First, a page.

Sunday, November 1, 2015

#writing Installment 1 - Writing short? by Eliza March

In the next few months, I will be compiling ideas about writing short for a presentation I plan to give next year. Any and all ideas or opinions will be appreciated. 


A lot of mistakes are made in short writing. Why? Some writers think writing short is about taking a big story and leaving a lot of stuff out. They couldn't be more wrong. 

Writing short is taking a story before you write it and actually condensing the concept. You're going to pick out the essential things about an event that you want to write about, and choose the most important things about what happens in that short period of time using fewer characters, focusing on the main characters, and still writing a good story. You're going to use action verbs, descriptive nouns and make the story informative and interesting and satisfying.

At the moment, I'm writing three short books all at the same time. Well at different times throughout the day. I suppose it's better than writing the great American novel and trying to write something else at the same time. But the one good thing that came out of all of this was learning how to take the theme and condense it so I can write something shorter. 

 Would you like to learn what it takes to identify a story within a story? Today stories, movies and TV programming cater to those with the attention span of a gnat--or more correctly have spawned and nurtured the elements of a short attention span. Fifteen second commercials and two minute programming mean you must be able to develop more hooks within your commercial or story to keep the viewer or reader engaged. I recently was invited to do a presentation about "writing short" at a conference next year; so putting this idea together for a class that may help other authors intrigued me.

Consider your plot for any story. In most cases, you'll be telling the hero's journey. If it is an interesting story, every character's story contains goal, motivation and conflict, as does each scene. And in shorter books one thing you have to keep in mind is you don't have a lot of time to fool around. You have to get right to the point, yet keep the scene interesting and intriguing, all without making the story feel rushed. Action is necessary in every sentence, using active instead of passive sentences. You can't afford clutter from allowing the story from moving forward.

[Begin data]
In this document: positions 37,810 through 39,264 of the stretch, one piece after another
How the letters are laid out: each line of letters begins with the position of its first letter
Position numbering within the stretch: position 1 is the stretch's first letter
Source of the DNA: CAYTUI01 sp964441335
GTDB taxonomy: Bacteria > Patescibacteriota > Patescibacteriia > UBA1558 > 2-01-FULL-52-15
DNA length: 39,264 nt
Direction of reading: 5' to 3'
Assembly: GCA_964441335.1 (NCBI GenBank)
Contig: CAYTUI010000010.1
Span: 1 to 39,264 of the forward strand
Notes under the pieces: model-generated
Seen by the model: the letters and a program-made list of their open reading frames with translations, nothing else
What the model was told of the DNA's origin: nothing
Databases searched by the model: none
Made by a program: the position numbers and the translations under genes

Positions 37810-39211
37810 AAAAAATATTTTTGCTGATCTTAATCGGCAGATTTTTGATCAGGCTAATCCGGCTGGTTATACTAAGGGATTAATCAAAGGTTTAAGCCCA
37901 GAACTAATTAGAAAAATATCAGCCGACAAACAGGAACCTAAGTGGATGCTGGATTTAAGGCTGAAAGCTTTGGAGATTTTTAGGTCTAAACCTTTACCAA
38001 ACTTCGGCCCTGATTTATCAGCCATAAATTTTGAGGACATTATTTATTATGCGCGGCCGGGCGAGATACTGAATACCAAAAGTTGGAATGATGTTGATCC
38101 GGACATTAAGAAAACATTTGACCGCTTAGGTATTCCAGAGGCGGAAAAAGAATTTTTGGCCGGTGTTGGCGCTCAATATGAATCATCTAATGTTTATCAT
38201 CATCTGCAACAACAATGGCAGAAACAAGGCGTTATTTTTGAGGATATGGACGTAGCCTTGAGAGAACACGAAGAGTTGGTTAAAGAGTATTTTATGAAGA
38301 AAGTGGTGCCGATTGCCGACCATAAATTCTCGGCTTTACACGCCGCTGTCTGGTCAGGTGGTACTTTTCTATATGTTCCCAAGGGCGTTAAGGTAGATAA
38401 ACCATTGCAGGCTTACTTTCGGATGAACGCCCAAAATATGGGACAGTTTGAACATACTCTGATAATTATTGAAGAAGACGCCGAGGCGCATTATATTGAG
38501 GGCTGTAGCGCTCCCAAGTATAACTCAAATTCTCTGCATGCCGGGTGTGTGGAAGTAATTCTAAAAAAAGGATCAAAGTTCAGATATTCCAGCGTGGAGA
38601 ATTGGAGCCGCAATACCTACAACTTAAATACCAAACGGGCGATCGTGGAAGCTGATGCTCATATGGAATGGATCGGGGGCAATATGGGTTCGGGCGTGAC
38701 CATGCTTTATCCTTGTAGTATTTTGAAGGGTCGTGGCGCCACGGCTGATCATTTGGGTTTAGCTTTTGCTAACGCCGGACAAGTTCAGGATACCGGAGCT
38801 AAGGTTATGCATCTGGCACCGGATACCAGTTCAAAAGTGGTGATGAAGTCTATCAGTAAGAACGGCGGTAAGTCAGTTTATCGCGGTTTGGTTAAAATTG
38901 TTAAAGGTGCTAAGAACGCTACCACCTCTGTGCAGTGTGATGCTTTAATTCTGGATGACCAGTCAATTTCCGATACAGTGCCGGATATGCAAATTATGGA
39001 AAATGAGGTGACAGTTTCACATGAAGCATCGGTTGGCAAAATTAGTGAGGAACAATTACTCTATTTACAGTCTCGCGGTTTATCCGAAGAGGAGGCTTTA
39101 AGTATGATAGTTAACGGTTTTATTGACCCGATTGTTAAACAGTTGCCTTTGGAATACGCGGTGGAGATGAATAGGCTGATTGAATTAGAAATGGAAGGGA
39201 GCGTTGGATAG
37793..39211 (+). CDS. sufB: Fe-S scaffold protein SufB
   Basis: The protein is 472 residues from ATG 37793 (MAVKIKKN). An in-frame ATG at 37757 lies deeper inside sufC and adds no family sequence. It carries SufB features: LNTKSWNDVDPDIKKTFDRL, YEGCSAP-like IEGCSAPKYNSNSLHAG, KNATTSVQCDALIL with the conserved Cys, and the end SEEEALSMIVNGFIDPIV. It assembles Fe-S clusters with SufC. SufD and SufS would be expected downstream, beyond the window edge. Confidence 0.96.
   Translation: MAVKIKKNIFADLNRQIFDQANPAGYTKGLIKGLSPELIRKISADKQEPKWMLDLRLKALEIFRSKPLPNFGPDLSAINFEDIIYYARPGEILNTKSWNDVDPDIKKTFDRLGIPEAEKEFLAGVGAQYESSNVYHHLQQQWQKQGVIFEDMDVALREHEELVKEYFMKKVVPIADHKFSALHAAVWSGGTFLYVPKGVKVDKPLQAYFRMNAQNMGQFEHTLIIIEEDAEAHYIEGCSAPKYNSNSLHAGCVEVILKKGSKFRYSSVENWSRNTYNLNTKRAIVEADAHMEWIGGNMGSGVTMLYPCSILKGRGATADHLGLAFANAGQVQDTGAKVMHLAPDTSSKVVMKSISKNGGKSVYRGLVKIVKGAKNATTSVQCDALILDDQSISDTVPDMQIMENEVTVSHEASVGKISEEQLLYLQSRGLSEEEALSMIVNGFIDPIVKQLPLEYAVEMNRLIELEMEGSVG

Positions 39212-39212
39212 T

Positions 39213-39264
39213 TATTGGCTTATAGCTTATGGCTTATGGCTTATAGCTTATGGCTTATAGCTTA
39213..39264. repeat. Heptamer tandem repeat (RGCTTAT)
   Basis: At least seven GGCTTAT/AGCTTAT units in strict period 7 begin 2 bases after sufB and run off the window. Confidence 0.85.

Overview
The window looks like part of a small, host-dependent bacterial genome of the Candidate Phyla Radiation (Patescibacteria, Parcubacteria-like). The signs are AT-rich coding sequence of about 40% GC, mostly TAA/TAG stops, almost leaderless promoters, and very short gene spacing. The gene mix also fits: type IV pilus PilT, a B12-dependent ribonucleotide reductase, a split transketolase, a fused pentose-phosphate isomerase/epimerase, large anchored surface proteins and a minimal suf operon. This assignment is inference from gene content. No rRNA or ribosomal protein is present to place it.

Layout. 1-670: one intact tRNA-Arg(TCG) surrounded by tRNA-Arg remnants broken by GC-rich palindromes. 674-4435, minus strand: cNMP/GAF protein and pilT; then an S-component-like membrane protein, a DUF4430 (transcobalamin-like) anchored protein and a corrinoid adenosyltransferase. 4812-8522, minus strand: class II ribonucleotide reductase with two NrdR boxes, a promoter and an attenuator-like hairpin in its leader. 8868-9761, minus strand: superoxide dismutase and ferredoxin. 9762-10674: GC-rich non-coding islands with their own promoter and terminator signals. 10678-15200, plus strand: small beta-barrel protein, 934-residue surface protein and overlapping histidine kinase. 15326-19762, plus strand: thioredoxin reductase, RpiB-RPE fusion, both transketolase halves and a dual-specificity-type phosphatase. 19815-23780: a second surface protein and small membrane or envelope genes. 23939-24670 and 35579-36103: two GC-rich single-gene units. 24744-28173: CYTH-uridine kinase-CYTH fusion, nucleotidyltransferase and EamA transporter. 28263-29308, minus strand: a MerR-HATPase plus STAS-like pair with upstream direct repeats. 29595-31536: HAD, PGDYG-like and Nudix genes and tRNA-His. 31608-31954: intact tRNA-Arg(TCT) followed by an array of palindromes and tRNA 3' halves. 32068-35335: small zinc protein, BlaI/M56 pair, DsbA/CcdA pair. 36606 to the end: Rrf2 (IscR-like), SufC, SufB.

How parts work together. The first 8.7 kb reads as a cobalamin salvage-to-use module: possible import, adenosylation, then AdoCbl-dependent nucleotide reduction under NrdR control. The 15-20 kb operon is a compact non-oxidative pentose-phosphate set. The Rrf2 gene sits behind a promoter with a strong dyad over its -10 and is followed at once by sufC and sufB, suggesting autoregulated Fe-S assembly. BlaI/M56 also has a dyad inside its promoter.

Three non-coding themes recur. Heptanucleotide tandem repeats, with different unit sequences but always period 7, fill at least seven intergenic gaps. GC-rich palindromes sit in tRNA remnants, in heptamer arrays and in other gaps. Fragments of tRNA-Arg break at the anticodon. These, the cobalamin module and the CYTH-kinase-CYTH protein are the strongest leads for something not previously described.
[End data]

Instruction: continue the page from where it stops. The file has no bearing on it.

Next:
Your pace is going to be fast. You know all those extraneous adverbs and adjectives you like? Eliminate or limit them. Choosing the most effective verb, the most unique descriptive noun, or a choice sense to describe the essence of the moment becomes imperative.

You're also going to have to limit the number of characters you used to tell the story. All this doesn't mean you're going to short-sheet the reader. The most important thing to consider about short stories is to leave the reader satisfied. 

How do you accomplish this? Consider how we write an synopsis. Everybody wants a different size synopsis. So usually before I write the book, I have a good outline of what I think I'm going to have in the story. Then that long synopsis, which includes a lot of detail, can be condensed. I condense it to a shorter one if I have an agent or an editor who wants to see a shorter version. Sometimes the original can be anywhere from one page to ten pages, or more.

Now you can also do that with the book, if you don't mind slicing and dicing when the time comes, but I advise against it. Writing a long version means that you haven't thought out the plot very well. You can make a list and add everything you want in the list, and then go back and strike out all those elements that won't work, either because they aren't essential to hooking a reader and moving the main plot forward, or they complicate the plot and make writing it short impossible. Remove anything that hints of a subplot and all extraneous characters. Combine prototypes whenever possible; the sidekick with the mentor, the heroine with the sidekick, the antagonist with the get the idea.

Think of taglines and loglines. Not the same thing. Those are sometimes used in TV programs and the TV Guide used to have good loglines there so you knew what the TV program was going to be about but in a condensed version.

... next I'm talking about ... "All the different forms of writing short."


  1. Faith V. Smith asked where...
    My Answer - I'll be wearing my editor hat while doing this presentation at the Las Vegas Writer's Conference April 28th-30th 2016. You should check out their website for details. They have a great line up starting with Larry Brooks (Story Fix).


  2. I found this post interesting and helpful, and I'm eagerly awaiting the next post. Thanks.